“Bite-Size Bits of Local, National, and Global History”
“Bite-Size Bits of Local, National, and Global History”
Near North Powder in Union County, Oregon — The American West (Northwest)

Marie Dorion

Woman of Courage

Marie Dorion Marker image. Click for full size.
By Barry Swackhamer, June 29, 2017
1. Marie Dorion Marker
Captions: (top center) Marie Dorion as she may have appeared.; (bottom left) Astoria in Oregon territory as it appeared when Marie Dorian and her family arrived with the Hunt expedition on February 15, 1812.
Inscription. Madame Marie Dorion, a Native American of the Sioux Nation, gained recognition for her endurance and courage in the early American West. As the only woman on the long and difficult Wilson Price Hunt expedition from Montreal to the wild Oregon territory, Marie's strength of character and courage earned her a reputation for bravery.
In 1811, explorer Wilson Hunt hired Pierre Dorion as an interpreter for an expedition seeking an overland route from Missouri to Fort Astoria, Jacob Astor's fur-trading post on the Oregon coast. Hunt would then assume command on the fort. Pierre and his wife, Marie, and their two young sons accompanied the expedition to the distant West.
The expedition left Missouri in April of 1811. During the tortuous 11-month journey to Oregon, the members of the expedition endured great hardships and several of the party died of exposure and starvation. As the only woman, Marie suffered unique difficulties caring for her young sons and enduring many arguments with Pierre. On December 30, 1811, Marie Dorion gave birth near North Powder to a third child, who died nine-days later. Marie and her family rejoined the expedition 3 days later in the Grande Ronde Valley.
In 1814, Marie Dorion's husband Pierre was murdered in eastern Oregon. Marie and her children escaped into the wilderness where they barely survived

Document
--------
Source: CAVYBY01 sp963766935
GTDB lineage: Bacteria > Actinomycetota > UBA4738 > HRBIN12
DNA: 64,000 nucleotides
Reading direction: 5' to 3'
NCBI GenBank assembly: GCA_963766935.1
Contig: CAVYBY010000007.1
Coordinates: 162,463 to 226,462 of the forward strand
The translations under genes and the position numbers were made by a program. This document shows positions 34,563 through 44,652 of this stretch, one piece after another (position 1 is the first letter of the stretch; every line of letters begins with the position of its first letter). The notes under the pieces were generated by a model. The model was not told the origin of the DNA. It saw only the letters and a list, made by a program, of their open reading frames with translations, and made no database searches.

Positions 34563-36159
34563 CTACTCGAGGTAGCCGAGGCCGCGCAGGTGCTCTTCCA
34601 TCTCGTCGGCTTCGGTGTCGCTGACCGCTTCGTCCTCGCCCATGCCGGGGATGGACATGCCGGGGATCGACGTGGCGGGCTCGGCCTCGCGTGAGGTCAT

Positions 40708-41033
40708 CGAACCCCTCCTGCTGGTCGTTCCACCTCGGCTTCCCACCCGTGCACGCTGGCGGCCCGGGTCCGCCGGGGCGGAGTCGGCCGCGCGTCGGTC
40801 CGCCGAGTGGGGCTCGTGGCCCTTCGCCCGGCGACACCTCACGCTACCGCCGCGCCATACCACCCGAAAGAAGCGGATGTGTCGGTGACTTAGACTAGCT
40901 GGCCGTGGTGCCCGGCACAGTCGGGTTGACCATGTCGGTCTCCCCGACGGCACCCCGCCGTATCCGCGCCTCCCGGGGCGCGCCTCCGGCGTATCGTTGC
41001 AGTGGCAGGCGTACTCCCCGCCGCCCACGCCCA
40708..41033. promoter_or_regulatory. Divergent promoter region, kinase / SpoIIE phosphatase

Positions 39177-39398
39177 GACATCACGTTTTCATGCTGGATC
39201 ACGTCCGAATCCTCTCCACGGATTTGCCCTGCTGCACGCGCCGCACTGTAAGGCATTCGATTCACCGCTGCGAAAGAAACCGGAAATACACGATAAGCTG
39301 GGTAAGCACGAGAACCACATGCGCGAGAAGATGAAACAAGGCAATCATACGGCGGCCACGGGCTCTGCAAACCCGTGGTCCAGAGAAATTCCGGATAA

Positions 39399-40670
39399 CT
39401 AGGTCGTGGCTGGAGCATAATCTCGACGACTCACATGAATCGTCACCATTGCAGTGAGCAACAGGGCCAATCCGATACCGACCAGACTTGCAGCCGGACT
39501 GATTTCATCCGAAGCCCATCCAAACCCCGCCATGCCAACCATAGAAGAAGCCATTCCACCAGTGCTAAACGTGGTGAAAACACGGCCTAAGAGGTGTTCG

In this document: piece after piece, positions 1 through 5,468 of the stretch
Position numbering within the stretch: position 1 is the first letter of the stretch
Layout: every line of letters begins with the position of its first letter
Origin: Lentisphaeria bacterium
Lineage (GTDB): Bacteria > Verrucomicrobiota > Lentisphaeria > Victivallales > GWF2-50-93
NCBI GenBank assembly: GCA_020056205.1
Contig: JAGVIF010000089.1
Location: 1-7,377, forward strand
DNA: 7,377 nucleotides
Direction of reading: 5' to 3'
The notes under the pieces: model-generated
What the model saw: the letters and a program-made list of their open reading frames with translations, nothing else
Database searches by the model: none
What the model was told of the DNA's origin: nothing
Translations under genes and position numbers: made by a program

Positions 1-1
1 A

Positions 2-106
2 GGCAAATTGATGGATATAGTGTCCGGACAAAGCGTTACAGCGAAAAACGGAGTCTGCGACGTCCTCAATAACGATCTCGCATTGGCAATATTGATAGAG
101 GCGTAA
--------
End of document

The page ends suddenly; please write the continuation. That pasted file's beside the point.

Marie Dorion Marker image. Click for full size.
By Barry Swackhamer, June 29, 2017
2. Marie Dorion Marker
a long winter journey to safety. The family eventually settled in Oregon's Willamette Valley at French Prairie, where Marie remained until her death.
When Marie Dorion died in 1850, she was buried at French Prairie, Oregon. Neighbors spoke of her as an impressive and admirable woman.
Erected by Oregon Highway Commission.
Marker series. This marker is included in the Oregon Beaver Boards marker series.
Location. 45° 3.912′ N, 117° 52.992′ W. Marker is near North Powder, Oregon, in Union County. Marker is on La Grande - Baker Highway (Oregon Route 237) near Government Gulch Road, on the left when traveling north. Touch for map. Marker is at or near this postal address: 52244 La Grande - Baker Highway, North Powder OR 97867, United States of America.
Other nearby markers. At least 4 other markers are within 11 miles of this marker, measured as the crow flies. Baker Valley Rest Area Oregon Trail Kiosk (approx. 10.9 miles away); Cattle Drives (approx. 10.9 miles away); "The 1880's Park" in Haines (approx. 10.9 miles away); Chandler Cabin (approx. 11 miles away).
Also see . . .  Marie Dorion - Women's History Blog. Marie Dorionís story became well known in her lifetime through the published recollections of Fort Astoria pioneers and through Washington Irvingís book Astoria (1835). Her son Paul escorted famous writer Francis Parkman on the Oregon trail, while Jean Baptiste went on to a career with the British Canadian fur-trading Hudson Bay Company. (Submitted on December 11, 2017, by Barry Swackhamer of San Jose, California.) 
Categories. ExplorationNative AmericansWomen
Credits. This page was last revised on February 11, 2018. This page originally submitted on December 11, 2017, by Barry Swackhamer of San Jose, California. This page has been viewed 75 times since then and 25 times this year. Photos:   1, 2. submitted on December 11, 2017, by Barry Swackhamer of San Jose, California.
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